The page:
From beat to boardroom: Protecting sensitive information

Police Professional talks to Ian Cockerill, director for public sector at Adobe Systems, who explains why embracing the digital age will not only reduce unnecessary paperwork but will help to protect the integrity and security of confidential data.

Feb 14, 2008
Police-recorded hate crimes in England and Wales. PA Graphic. Source Home Office. Figure for 2019/20 not included due to missing data.

Police Professional talks to Ian Cockerill, director for public sector at Adobe Systems, who explains why embracing the digital age will not only reduce unnecessary paperwork but will help to protect the integrity and security of confidential data.

The recent spate of high profile data breaches have dominated newspaper headlines and ensured that data security is at the top of the public agenda. The data held by our police forces, such as the identities of confidential informants, witness and expert reports, is extremely sensitive and consequently data protection is even more important in this sector. Yet at the same time, the drive to reduce the excessive form filling that is dominating much of a police officer’s time means that there is a move towards the digitalisation of data.

In his 2007 report, Sir Ronnie Flanagan described a culture of ‘over reporting and under delivering’ resulting from a fear of criticism and from missing steps in processes that may later be referred to in court. Studies have shown that even in cases of simple assault, the case file is handled on average by 56 people before it even gets to court and contains a staggering 128 pieces of paper. Furthermore, a report by the Home Office in April 2007 found that police officers in the Thames Valley spend more than a third of their time involved in paperwork and training. Not only does the sheer volume of form filling required result in wasted time, but manual processes such as photocopying and checking documents eats further into time that should be spent ‘on the beat’. Moreover, this system is highly vulnerable to human error, in terms of officers filling in the form incorrectly and also losing documents.

There has been much debate about the impact that excessive form filling is having on how much time officers can spend actually on the beat and it is widely agreed that measures must be taken to ensure that officers are freed up to devote more time to neighborhood policing where the impact of their work will be felt.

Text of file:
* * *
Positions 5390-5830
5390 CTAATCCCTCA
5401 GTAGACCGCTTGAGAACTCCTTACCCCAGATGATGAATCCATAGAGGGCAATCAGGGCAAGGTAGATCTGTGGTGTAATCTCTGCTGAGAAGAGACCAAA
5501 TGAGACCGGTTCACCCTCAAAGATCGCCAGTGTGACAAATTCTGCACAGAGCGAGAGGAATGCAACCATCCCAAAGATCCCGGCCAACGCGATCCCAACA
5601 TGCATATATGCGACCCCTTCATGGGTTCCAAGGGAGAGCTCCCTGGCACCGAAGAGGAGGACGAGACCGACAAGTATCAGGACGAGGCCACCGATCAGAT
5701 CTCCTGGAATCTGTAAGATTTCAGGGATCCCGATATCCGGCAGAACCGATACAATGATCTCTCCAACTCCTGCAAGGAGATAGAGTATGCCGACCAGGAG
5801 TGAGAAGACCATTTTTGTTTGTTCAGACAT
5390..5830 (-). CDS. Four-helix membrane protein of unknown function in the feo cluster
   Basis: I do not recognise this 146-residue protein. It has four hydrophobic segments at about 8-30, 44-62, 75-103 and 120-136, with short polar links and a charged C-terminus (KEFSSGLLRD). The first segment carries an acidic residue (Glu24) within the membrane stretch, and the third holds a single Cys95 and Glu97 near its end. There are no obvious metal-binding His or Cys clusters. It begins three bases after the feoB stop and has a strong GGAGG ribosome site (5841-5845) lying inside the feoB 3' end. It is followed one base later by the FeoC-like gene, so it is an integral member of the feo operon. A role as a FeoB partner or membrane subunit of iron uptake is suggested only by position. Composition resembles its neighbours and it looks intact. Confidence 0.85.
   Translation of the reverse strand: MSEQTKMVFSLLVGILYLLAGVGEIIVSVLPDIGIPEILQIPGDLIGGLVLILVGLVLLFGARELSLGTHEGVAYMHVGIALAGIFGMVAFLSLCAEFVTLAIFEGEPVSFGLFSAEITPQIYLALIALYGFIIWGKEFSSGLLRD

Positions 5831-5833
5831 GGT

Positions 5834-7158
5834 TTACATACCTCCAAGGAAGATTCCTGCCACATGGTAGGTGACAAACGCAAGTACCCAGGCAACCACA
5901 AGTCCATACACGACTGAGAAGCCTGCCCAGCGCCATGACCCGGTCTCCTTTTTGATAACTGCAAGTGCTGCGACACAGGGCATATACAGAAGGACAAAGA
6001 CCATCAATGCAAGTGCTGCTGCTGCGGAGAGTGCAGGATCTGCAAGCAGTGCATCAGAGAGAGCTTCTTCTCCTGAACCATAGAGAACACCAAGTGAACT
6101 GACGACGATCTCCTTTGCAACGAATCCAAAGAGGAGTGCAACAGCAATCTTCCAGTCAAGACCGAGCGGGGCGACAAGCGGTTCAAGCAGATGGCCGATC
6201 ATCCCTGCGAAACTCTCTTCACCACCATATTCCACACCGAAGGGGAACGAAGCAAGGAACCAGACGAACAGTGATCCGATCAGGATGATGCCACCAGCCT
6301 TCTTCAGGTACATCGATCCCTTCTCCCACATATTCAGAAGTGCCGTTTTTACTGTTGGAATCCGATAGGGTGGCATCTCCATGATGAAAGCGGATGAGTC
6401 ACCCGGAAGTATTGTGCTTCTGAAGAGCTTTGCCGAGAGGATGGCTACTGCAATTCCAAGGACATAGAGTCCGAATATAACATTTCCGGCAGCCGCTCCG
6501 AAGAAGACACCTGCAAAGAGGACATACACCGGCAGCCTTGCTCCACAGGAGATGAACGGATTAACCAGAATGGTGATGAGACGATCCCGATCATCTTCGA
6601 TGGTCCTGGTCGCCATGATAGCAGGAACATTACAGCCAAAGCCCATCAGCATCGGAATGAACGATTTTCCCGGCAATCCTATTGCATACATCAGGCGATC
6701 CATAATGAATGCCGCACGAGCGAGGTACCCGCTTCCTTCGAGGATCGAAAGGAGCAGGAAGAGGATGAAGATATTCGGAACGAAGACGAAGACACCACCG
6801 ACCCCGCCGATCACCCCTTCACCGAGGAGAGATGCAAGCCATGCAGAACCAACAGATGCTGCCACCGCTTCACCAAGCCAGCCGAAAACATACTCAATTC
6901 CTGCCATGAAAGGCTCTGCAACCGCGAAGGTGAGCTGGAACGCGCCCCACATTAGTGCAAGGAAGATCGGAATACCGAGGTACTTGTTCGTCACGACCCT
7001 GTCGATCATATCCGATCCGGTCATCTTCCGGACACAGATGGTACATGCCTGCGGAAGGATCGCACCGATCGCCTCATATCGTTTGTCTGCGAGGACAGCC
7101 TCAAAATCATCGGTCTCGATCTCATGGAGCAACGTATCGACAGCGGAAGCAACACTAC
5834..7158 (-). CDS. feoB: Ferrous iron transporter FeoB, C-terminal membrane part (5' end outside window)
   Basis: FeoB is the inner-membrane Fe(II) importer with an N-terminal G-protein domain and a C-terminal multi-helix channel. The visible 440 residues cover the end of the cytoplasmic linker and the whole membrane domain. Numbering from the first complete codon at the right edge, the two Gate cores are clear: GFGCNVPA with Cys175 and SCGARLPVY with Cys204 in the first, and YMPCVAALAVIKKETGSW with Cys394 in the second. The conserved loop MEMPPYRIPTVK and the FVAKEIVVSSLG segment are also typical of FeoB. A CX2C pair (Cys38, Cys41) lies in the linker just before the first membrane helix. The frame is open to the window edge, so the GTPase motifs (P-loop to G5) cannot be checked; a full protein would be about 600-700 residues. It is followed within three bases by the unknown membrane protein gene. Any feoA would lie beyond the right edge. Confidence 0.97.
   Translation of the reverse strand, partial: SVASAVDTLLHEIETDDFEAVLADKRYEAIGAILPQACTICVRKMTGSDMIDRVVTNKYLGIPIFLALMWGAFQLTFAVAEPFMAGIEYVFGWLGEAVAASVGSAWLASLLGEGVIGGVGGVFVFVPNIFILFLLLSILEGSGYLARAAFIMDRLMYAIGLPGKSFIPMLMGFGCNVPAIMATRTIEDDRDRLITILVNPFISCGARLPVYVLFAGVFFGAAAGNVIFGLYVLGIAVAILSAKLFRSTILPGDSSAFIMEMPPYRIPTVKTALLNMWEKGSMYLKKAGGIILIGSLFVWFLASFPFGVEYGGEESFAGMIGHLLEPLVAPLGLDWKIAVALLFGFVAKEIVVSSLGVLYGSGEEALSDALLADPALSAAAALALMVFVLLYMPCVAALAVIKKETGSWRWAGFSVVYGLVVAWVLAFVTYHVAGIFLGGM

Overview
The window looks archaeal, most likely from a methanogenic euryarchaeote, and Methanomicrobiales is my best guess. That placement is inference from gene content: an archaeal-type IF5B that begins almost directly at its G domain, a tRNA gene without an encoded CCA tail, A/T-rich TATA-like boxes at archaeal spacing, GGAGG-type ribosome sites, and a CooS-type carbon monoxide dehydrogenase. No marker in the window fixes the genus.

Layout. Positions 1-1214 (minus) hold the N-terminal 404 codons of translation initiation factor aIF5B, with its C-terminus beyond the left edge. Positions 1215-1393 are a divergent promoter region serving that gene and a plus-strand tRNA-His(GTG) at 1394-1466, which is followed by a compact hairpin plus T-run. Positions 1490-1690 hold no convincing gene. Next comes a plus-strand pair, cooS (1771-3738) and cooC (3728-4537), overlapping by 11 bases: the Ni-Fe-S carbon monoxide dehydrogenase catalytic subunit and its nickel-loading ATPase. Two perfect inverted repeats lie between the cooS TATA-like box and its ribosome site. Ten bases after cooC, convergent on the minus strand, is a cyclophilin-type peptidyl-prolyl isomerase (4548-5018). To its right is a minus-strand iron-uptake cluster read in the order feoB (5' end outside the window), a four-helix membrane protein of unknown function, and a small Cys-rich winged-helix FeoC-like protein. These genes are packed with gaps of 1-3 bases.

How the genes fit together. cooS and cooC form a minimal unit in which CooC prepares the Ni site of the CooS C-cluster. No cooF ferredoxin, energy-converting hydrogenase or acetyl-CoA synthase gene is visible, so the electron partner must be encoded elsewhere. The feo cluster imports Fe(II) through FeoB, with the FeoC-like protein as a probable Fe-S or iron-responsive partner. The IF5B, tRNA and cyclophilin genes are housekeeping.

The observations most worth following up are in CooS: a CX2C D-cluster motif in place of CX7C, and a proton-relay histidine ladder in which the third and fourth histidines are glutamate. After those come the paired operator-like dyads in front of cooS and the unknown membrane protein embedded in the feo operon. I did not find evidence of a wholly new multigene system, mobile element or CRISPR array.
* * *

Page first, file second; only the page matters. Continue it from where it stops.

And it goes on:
Yet the importance of reporting cannot be underestimated. It is an essential part of the judicial system and necessary to protect both the police and the public from miscarriages of justice – processes must be documented properly to secure convictions. However, this does not have to be arduous or time consuming – the challenge is to accurately document activity, whilst ensuring that the police do not become bogged down with administrative tasks.

There are many simple technologies available that could significantly boost productivity and help put officers back on the beat. By making better use of the collaboration and document management technologies already in use in the private sector, the service could go a long way in meeting the challenge faced. Greater understanding and use of programmes such as Adobe Acrobat could significantly reduce the administrative burden by helping the police to manage and share documents in an efficient manner.

For example, if a case file is collated into a single PDF file it becomes searchable and indexed, enabling officers to locate specific references within thousands of pages of evidence in seconds. This would result in massive time savings as officers would no longer have to spend hours searching through huge case files to ratify a certain piece of information. In addition, by taking advantage of the new generation of intelligent forms and bringing paper documents online, the police can replace the need for error-prone, labour-intensive, paper-based processes. By eliminating the need to complete duplicate forms and streamlining interactivity between the force and other agencies within the judicial system, intelligent forms can massively reduce the administrative process. Moreover, the ability to fill in dynamic forms on PDAs means that officers can complete ‘paperwork’ without having to return to the station.

Nonetheless, as the police embrace the digital age it is imperative they ensure that the data they hold is secure. All police

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